After our Holy Week together, through the next 50 days, leading up to Pentecost, we are going to take a deeper look each week at different encounters that individuals have with Jesus after the Resurrection. This week we are going to take a deeper look at a story that I’m sure many of us are familiar with, or at least familiar with the nickname that emerged from it – Doubting Thomas. Today we’ll look at the world behind the text of John 20:24-31:
24 But Thomas (who was called the Twin, one of the twelve, was not with them when Jesus came. 25 So the other disciples told him, “We have seen the Lord.” But he said to them, “Unless I see the mark of the nails in his hands, and put my finger in the mark of the nails and my hand in his side, I will not believe.” 26 A week later his disciples were again in the house, and Thomas was with them. Although the doors were shut, Jesus came and stood among them and said, “Peace be with you.” 27 Then he said to Thomas, “Put your finger here and see my hands. Reach out your hand and put it in my side. Do not doubt but believe.” 28 Thomas answered him, “My Lord and my God!” 29 Jesus said to him, “Have you believed because you have seen me? Blessed are those who have not seen and yet have come to believe.” 30 Now Jesus did many other signs in the presence of his disciples, which are not written in this book. 31 But these are written so that you may come to believe that Jesus is the Messiah, the Son of God, and that through believing you may have life in his name.
The very end of this text is actually the key to understanding this story from the text, as well as all the Gospel of John. John here writes that the purpose of this book was so that you may come to believe that Jesus is the Messiah, the Son of God. John’s entire Gospel is written for that point. He is not trying to give you a narrative history of Jesus’ life. John’s Gospel is, in many ways, a testimony. John has seen the power of Jesus. John has seen Jesus heal, bring the dead back to life and come back to life Himself. He wants you to believe. That’s all he wants.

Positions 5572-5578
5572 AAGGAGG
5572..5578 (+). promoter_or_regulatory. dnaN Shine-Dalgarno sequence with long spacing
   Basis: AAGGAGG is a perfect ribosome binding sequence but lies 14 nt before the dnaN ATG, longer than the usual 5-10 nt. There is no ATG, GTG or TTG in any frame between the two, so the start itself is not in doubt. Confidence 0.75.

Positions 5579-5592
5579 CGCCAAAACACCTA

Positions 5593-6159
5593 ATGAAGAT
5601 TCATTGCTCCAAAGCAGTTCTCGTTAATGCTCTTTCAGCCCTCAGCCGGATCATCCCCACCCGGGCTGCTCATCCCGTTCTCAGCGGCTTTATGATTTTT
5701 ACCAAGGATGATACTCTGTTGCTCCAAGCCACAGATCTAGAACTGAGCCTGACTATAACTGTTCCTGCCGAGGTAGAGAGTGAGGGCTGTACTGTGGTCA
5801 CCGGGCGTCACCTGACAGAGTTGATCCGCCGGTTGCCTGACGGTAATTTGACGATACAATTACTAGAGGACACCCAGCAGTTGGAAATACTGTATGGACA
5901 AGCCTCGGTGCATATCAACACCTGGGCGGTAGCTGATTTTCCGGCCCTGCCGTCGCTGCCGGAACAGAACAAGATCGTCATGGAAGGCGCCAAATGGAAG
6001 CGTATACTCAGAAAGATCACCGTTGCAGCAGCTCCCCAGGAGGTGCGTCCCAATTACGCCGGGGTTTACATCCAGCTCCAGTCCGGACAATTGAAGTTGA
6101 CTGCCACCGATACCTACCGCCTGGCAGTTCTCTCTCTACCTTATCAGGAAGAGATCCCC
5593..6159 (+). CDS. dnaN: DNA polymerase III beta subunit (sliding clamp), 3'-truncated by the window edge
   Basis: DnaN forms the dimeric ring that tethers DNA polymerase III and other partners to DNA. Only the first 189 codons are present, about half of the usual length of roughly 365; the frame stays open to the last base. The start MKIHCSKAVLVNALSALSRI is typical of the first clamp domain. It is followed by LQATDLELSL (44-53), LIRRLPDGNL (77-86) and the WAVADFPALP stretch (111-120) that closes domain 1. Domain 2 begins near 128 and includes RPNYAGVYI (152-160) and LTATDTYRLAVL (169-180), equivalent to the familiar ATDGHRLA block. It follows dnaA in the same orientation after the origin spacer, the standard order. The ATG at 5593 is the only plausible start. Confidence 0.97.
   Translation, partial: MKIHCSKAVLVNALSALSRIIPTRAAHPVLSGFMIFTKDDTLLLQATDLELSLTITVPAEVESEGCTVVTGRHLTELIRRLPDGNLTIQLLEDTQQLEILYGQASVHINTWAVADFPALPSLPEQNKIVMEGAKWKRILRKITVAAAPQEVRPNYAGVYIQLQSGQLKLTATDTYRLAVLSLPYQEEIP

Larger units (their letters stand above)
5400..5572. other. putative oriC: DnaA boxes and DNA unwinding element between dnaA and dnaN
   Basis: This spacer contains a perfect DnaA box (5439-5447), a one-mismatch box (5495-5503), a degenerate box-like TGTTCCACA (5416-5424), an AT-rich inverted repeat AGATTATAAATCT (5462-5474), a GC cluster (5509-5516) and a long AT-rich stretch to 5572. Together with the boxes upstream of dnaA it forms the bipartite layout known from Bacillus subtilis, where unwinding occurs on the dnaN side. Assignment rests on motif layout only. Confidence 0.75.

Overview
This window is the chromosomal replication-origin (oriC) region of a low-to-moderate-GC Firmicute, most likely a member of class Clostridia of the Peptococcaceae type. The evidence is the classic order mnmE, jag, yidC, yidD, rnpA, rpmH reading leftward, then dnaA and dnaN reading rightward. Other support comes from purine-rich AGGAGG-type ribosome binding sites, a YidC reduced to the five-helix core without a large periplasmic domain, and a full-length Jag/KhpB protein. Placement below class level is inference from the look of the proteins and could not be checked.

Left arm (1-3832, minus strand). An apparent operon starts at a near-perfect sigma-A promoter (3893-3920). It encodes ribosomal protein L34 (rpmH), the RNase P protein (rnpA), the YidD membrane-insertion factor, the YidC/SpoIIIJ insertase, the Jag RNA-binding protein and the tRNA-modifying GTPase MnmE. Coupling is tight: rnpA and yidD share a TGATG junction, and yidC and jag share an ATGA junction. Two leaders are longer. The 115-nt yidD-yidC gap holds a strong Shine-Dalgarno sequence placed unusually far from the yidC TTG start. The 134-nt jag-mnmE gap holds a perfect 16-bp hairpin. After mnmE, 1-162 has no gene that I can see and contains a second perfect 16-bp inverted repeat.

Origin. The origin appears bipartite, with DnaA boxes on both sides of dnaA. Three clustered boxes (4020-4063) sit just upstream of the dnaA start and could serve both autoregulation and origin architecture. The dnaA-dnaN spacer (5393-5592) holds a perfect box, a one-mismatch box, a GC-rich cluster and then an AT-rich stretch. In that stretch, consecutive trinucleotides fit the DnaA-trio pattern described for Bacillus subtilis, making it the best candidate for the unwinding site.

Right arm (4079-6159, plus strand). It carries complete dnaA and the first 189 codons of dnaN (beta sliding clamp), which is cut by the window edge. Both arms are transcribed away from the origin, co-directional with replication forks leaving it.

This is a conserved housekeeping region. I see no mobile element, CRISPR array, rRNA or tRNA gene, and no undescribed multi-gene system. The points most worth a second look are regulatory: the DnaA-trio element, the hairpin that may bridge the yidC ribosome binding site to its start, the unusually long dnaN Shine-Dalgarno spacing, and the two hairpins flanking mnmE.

The other Gospels are giving you a chronological history. Not John. His Gospel answers the big questions. He has many stories and teachings that the others don’t have because he is using all that he has, every tool in his arsenal, to get you to believe.
That is the lens that we need to see all this Gospel through. John 10. John 14. John 3. All these chapters that are so well known. They are there, so you may believe.
So, this week, let’s put ourselves in the shoes of Thomas. We’ve heard that Jesus rose from the dead, but it sounds to miraculous to believe. John wants Thomas to put aside his doubts and just simply believe just like he wants the same thing for you and for me today.
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